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5 surprising ways churches move outside the building

Church is showing up in some surprising digital spaces
Church is showing up in some surprising digital spaces

What does church look like in your mind?

Most of us imagine church as an event happening at a specific place and a specific time. Often that place is a building with stained glass and rows of seating. That time we imagined is a Sunday morning. There are other people in our imagined picture, aren’t there? They may wear collared shirts and floral dresses. If we are amongst the crowd gathered in our picture, we may softly sing along with the congregation at appropriate times--our own voices buried in the thick layers of the larger gathering. We close our eyes at the appointed times and join our gathered community in prayer.

The events of 2020 changed the image of church for many of us. When we learned we could no longer attend gatherings like those described above, we also learned that church is more than an event. We learned that church is community is action. But the gathering limitations of 2020 limited the ways we engage in community. We need to be creative in how we engage in community.

The year 2020 may very well have forever changed our picture of church. According to a 2020 study by the Barna Group, 41% of church-going Gen Zers will return to regularly attending in-person church gatherings. That means 59% will not. This 59% will continue to engage with their church communities in other ways outside of regular in-person worship attendance.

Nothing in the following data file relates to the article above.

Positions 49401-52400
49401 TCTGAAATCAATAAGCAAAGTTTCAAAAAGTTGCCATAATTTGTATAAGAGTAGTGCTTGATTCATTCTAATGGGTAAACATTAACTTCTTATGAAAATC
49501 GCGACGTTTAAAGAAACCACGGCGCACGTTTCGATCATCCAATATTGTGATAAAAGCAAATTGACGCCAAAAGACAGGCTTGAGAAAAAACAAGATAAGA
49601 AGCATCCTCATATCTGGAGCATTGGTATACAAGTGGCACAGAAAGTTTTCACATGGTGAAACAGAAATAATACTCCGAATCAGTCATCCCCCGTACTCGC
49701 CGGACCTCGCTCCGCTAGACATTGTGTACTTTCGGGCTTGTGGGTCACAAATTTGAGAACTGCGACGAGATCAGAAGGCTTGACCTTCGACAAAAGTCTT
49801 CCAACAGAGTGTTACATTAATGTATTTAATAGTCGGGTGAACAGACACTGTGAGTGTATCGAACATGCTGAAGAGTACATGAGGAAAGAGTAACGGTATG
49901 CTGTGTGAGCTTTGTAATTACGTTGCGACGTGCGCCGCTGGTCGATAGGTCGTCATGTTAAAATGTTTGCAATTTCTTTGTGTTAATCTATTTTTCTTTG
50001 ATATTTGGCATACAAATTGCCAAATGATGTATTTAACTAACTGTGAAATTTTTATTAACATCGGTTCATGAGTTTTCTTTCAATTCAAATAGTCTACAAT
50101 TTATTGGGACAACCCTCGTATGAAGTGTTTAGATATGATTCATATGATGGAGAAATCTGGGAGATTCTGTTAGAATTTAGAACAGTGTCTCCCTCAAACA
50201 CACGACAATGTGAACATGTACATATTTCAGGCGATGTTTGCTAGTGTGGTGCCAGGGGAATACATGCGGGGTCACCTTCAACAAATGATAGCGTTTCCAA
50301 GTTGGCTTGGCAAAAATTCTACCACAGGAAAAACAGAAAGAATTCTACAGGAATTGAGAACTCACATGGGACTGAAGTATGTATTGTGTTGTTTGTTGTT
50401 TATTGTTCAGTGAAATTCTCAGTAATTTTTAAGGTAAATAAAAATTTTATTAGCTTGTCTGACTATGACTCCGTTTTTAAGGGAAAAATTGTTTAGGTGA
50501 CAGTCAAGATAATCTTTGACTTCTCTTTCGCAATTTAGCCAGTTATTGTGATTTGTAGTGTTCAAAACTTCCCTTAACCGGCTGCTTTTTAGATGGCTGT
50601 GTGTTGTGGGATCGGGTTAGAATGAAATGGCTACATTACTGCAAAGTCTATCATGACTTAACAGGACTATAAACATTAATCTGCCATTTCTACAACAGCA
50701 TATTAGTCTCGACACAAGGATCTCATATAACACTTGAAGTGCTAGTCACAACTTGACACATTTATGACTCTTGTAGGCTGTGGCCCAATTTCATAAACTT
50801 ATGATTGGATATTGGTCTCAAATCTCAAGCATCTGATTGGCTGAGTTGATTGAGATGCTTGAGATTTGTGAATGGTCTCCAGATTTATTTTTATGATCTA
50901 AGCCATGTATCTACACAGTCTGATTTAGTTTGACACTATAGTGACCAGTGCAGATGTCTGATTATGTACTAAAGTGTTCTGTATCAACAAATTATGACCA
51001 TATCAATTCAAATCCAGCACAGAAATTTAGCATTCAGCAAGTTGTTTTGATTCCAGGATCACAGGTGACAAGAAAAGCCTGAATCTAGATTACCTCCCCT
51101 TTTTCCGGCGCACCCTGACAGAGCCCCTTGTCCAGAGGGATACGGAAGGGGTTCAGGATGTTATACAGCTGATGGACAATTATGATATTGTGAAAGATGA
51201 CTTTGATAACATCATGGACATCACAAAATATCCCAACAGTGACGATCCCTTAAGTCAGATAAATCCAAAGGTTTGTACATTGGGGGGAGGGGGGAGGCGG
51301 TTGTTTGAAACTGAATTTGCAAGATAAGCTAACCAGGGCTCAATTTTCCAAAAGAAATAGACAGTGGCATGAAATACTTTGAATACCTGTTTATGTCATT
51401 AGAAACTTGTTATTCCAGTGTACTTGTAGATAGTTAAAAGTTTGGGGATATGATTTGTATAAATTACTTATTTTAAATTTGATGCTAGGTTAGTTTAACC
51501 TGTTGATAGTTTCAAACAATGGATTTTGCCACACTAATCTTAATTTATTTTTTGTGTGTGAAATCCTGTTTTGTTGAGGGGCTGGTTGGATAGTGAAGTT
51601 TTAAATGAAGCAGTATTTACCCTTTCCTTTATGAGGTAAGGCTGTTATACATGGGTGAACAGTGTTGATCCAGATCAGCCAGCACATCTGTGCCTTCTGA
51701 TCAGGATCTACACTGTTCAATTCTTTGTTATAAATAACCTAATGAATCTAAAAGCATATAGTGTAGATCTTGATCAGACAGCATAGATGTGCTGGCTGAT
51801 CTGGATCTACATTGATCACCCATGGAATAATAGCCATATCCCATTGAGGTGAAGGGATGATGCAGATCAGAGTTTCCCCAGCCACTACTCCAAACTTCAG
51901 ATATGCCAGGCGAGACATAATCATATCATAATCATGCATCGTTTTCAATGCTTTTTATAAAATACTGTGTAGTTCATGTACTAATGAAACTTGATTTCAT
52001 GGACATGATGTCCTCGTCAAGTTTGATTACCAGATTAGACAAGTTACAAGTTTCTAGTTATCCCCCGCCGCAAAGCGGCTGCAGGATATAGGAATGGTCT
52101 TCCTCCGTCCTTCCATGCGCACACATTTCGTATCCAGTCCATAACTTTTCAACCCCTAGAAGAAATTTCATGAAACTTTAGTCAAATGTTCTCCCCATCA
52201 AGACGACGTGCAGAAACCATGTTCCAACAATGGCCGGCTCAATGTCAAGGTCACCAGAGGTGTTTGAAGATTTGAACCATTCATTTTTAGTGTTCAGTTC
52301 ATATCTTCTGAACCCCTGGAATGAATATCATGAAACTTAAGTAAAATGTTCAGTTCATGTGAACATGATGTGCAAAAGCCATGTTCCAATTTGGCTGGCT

What is church going to look like instead? That’s largely yet to be determined. But there are five surprising ways the church has been showing up during this time of transition. These may not represent the normative practices of the church’s new reality as we wander our way into the future. But they will surely inspire more creative ways for us to engage in faithful community and provide invitations and contact points for those of us looking to connect.

In a box

Lent is the season leading up to Easter. It is a time of reflection and devotion. Traditionally, Lenten participants give up things--or participate in fasting--in order to leave more room in their lives for faithful reflection. For example, they may give up chocolate for the season so they allow room for becoming aware of the good things God provides.

However, Lent 2020 turned into a year-long fast for many--there are many things we’ve all been asked to go without. The will to fast through the Lenten season of 2021 was low. But the urge to reflect and connect in shared practices this season is still strong.

Several faith communities responded to this demand by providing “Lent in a Box.” The goal of each box is to provide a sense of connection to community practice while offering individuals Lenten-themed activities for reflection. Some Lent boxes included palm branches for individuals or families to burn and create ashes for a stay-at-home Ash Wednesday service. Some boxes included instructions and key ingredients for making pretzels--along with a devotional guide for the meaning of the pretzel shape. Instructions and creative ideas for assembling an at-home prayer space have also been included.